SQL Server query developers, listen up! Query execution time is not everything you should be worried about. You need to examine the parse and compilation time for each of your queries too.
When you run a query, the SQL Server engine executes it. You get a runtime in SSMS or whichever tool you’re developing in. Take this “fine” example of a dashboard query from an ERP system.
If you go to the Messages pane to look for more details, it’s pretty sparse by default.
This runtime is not the complete picture of what it is doing while processing your query. Run the command “SET STATISTICS TIME, IO ON”. It provides greater level of information in the Messages pane in SSMS. Run that command, then re-select and execute your query.
Now open the Messages pane, and you are presented with much more information.
Do you see how it now breaks out parse and compilation time from execution time? In this example, this query took 3.4 seconds to parse and compile. That is an eternity.
We can also see that the query went parallel. The total execution time was 7.7 seconds, but we have approximately four times that of CPU time. We can estimate that our actual max degree of parallelism was across four CPUs.
You might even have some queries that spend an eternity compiling and then the execution time is very brief!
What is interesting is that when we look at our execution plan via SSMS, it does not directly display any item related to compilation in the root node of the plan. (It does show a lot of other garbage, but that’s a topic for a different day.)
It does show that our degree of parallelism is four, just as we estimated. (There are some execution plan tools that do show this, but shall remain nameless.)
Edit the plan’s raw XML, however, and we can see some more details missing in the GUI.
At the top of the plan XML under a second called QueryPlan is an entry for CompileTime, measured in milliseconds.
Now, in many cases where queries contain any number of suboptimal items, our compilation time can actually (sometimes greatly) exceed the runtime of the query! This list includes:
- Significant amounts of business logic embedded in the code
- Missing indexes or outdated statistics
- Use of dynamic SQL
- Querying views
- Views joined to other views
- UDFs and TVFs, especially in query predicates
The tough part is that as the query complexity grows, so does parse and compile time. The use of suboptimal constructs amplifies it. With that compilation time comes a spike in CPU and some memory consumed while it compiles. If the query parse and compile time reaches two seconds, an internal engine threshold, it will hit a timeout and stops the process and just goes with what it has at that time. It might be an optimal plan… or it might be a bad plan. (If the engine encounters some of these items listed above or a lot of other scenarios, it can recompile, which can cause the parse and compilation time to grow even higher.)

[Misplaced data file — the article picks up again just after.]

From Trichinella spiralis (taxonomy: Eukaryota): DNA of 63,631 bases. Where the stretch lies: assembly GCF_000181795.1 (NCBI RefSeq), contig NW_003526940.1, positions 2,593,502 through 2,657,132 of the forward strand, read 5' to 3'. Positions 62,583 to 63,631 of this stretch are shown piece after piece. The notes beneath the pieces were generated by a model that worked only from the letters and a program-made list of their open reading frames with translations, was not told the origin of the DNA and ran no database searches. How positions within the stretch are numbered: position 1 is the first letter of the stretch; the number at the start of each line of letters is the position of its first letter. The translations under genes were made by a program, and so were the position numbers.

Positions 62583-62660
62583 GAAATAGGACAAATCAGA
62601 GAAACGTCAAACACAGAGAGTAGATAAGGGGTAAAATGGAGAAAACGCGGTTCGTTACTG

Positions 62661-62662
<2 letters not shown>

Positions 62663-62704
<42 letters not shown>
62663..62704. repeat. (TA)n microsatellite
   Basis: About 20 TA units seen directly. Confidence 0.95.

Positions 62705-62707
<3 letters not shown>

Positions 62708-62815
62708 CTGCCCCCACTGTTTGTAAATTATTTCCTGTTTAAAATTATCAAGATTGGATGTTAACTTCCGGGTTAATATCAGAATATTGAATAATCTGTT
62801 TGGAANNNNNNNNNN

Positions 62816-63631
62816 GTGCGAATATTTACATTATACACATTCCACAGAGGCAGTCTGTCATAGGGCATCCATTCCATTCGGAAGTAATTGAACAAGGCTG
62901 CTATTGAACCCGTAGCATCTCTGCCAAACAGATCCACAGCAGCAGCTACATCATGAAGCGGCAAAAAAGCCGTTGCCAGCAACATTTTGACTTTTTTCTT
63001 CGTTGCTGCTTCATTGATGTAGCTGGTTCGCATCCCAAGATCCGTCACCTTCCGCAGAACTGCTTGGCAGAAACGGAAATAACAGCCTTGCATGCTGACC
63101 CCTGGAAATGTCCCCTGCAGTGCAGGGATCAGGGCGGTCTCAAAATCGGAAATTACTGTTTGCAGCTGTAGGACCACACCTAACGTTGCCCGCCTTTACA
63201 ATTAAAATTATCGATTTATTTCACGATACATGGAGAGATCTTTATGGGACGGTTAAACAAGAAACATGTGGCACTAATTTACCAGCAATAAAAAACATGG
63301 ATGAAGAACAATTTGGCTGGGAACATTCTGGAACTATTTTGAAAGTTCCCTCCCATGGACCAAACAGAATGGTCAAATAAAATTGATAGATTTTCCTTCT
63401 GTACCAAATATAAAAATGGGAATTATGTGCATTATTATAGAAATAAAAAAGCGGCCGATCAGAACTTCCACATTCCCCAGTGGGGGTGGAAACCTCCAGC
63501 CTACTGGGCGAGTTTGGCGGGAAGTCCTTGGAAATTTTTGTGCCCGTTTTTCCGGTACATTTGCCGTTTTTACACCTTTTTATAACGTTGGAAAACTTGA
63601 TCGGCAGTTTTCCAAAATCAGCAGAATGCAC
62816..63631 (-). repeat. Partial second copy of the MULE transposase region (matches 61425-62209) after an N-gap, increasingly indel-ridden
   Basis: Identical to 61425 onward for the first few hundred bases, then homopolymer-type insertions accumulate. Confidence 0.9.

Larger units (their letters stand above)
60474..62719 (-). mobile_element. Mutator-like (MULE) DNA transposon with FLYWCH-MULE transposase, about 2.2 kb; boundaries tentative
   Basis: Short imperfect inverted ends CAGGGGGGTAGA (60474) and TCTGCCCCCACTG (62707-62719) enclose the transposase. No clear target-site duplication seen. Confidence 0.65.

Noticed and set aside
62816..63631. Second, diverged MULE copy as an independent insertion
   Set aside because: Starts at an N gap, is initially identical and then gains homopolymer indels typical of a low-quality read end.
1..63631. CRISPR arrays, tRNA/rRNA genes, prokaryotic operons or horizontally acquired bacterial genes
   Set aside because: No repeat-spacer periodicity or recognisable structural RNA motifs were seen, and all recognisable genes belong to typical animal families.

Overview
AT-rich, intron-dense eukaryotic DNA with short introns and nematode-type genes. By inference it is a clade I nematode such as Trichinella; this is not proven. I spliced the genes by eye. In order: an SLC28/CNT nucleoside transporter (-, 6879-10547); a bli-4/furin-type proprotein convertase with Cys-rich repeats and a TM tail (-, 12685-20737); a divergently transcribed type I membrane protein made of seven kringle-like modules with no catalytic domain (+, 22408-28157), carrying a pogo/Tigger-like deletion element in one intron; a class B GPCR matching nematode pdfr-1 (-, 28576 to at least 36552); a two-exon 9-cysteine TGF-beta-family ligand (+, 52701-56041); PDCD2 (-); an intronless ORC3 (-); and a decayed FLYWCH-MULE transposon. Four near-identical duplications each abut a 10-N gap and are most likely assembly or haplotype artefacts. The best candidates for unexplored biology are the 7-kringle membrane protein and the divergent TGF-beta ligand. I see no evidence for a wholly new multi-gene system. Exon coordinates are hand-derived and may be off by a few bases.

It gets worse. Many SQL Server monitoring tools usually do not capture the compilation time, but just capture the execution runtimes. This omission means that a significant portion of the actual runtime of the overall command could be completely missing from any monitoring telemetry you might have. With a diagnostics query, you can view the compilation time for all queries pulled from the execution plan cache. Thanks Jonathan for the query!
At a micro-level, review your query parse and compilation time as you develop your queries. If it suddenly spikes or is elevated to begin with, undo the last change and review before deploying the code to production.
At a macro-level, review the top compilation offenders. You might be surprised at what you find! At that point, start reworking the queries that you have under your control and cut that time down! An easy bandaged solution is to repackage the queries as a stored procedure, as you might just find your plans get re-used much more frequently, and that compilation time impact is cut to zero once a plan is developed. (It won’t fix the inefficient commands, but can at least reduce that compilation time.)
If high compilation times are encountered in third-party databases, take this raw detail and go to them to present the findings. They need to address these inefficiencies as soon as they can, or else you will eventually be needing to add more CPU cores to this server just to handle the inefficient code, all of which costs your organization money in the form of new SQL Server licensing.